Balancing Home Upgrades with Financial Stability: A Family’s Dilemma

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  • #91951 Reply

      Just want to begin this is not a humble brag and I know how fortunate of a situation I am in. I read this page often and looking for opinions. We are 40 yo with two kids 6 and 3. One income family, make 100k (before taxes). House was gifted so no mortgage.

      Property taxes 10k. We have been luckily with current retirement funds. Have the following combining both/lumping with wife.

      IRA 250k, Roth 120k, Roth 100k, 403b 250k, brokerage account 225k emergency 25k. Will have a pension upon retirement in 15-20 years. Right now we are able to fully fundeach Roth each year, and contribute about 15k towards the 403b. We live modestly and do 1-2 small family vacations a year Question is: our house is a 2 bedroom with a finished basement. So kids share room.

      House is relatively small. We are thinking of doing a dormer in unfinished attic. Put three bedrooms upstairs and use main floor beds rooms for play room/office etc. not really interested in just peaking attic. Would cost approx 250-300k based on comparable quotes nearby.

      We have not done plans yet but have friends who are doing something similar. Not only the Initial cost of 300k, but it will increase property tax approx, 5k a year and extra money in heating etc etc. I know as a family we have to be on same page and important for a marriage. For me personally I want to provide a nice home but I’m torn because it’s a lot of money and would severely debilitate us. Would drain the brokerage account and limit what we can further save for retirement.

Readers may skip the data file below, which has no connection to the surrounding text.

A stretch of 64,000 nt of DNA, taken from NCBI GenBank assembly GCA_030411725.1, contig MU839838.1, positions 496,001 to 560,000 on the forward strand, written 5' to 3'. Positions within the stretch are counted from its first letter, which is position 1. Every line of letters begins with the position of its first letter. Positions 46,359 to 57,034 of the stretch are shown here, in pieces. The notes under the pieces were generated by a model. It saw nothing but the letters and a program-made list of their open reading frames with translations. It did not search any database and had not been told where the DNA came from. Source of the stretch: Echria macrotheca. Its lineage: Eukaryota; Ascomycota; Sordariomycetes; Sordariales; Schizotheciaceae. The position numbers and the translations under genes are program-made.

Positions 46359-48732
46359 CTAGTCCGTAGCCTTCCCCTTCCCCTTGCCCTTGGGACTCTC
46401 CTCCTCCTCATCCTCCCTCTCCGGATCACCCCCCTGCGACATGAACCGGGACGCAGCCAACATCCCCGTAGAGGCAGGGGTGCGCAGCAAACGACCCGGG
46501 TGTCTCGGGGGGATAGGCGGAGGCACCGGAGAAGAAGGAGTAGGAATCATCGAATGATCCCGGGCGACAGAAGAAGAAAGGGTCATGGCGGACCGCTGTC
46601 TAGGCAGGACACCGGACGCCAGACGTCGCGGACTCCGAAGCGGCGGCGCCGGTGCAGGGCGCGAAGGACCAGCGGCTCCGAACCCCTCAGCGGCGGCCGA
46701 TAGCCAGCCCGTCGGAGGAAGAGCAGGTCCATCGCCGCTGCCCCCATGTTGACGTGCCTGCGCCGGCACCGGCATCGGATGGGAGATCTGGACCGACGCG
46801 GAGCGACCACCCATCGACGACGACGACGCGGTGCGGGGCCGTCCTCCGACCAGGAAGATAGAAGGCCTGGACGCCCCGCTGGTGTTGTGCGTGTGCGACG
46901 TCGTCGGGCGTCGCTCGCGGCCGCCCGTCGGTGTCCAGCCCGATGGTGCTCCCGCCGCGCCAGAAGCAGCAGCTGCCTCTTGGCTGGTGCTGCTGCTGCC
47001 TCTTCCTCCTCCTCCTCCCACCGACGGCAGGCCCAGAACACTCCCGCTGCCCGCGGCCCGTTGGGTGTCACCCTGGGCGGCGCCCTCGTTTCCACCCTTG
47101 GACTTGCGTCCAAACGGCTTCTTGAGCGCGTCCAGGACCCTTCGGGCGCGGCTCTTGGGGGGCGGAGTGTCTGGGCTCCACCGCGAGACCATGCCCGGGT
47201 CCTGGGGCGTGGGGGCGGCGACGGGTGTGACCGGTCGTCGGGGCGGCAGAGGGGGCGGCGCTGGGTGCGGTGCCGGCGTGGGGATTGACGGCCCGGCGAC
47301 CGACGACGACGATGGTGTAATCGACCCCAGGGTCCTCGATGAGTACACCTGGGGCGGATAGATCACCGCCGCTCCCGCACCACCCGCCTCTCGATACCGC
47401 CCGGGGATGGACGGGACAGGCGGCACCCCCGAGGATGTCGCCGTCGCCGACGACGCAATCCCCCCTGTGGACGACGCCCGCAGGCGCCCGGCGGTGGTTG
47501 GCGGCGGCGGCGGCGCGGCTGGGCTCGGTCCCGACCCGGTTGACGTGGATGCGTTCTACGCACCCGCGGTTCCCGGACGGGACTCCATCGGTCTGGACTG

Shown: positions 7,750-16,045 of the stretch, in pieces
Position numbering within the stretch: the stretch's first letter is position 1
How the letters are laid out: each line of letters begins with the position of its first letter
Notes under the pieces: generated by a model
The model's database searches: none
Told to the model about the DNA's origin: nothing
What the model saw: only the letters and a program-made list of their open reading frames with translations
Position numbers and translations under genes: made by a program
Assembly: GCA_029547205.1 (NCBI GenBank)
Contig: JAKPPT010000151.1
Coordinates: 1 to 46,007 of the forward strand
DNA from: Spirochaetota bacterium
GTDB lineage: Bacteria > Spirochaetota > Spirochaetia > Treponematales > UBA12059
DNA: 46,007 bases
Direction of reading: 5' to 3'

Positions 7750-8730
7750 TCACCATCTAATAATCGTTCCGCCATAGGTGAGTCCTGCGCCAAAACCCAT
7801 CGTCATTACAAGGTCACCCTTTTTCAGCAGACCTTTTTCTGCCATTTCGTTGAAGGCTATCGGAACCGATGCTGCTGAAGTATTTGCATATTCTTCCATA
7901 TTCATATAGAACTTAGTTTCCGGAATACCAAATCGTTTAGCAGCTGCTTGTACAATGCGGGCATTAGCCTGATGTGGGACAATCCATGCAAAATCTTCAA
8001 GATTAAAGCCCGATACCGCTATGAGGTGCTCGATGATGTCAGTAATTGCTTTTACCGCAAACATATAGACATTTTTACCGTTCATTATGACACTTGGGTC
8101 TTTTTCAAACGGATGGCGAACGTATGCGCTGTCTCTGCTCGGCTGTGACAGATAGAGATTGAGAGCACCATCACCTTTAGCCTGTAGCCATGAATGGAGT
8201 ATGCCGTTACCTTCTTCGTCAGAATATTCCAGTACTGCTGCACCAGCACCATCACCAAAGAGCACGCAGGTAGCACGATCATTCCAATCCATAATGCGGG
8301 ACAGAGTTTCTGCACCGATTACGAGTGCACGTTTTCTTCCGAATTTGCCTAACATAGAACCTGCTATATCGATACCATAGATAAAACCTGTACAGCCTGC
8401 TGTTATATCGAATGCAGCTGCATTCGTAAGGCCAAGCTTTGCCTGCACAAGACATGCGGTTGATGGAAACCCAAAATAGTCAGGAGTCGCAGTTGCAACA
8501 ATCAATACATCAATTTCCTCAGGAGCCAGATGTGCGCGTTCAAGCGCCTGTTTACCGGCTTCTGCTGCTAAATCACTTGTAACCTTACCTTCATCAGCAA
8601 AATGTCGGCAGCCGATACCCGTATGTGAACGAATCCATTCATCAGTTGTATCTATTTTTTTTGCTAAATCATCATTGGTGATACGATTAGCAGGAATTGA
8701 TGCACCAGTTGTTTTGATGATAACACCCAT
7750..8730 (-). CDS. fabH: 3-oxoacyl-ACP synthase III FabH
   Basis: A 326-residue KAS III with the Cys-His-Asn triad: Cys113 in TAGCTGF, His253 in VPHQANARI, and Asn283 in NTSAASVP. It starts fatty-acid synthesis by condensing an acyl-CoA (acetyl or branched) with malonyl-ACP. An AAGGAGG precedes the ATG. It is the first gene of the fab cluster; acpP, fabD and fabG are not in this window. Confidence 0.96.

Right now we are in a very great position and in 10-15 years the kids will be off to college/life. The basement has a space for a room and one child can go when older, maybe 10 years old. Spouse and I have safety concerns having someone down there sleeping (fire/emergency).

      Not actual danger but just concerns.

      It has an emergency escape window. (Egress).

      Wondering everyone’s feedback.

      #91952 Reply

        Are the kids the same gender or 1 boy and 1 girl? If sane, they can share until they move out.

        If different, then look into converting the basement into a bedroom for one when they would be old enough to safely evacuate if needed – maybe consider adding a door so an adult can access the bedroom if needed.

        #91953 Reply

          ***Nevermind! I saw you wanted dormers.

          That is just unbelievably expensive for what seems like a simple reno.

          It’s not like you’re adding in a full bath and kitchen up there. Just bedrooms.

          Why is is so high?

          #91954 Reply

            I would move to a larger home before doing this renovation. Have you been scrolling for houses for a while to get a sense of what you could buy if you don’t do the renovation? If your current house is work 650K, and you own it outright, it sounds like you’re in a good position to move to a larger home without draining your brokerage account.

            I agree with you re: safety concerns about having a child sleep in the basement. And I do understand wanting to give your kids their own bedrooms.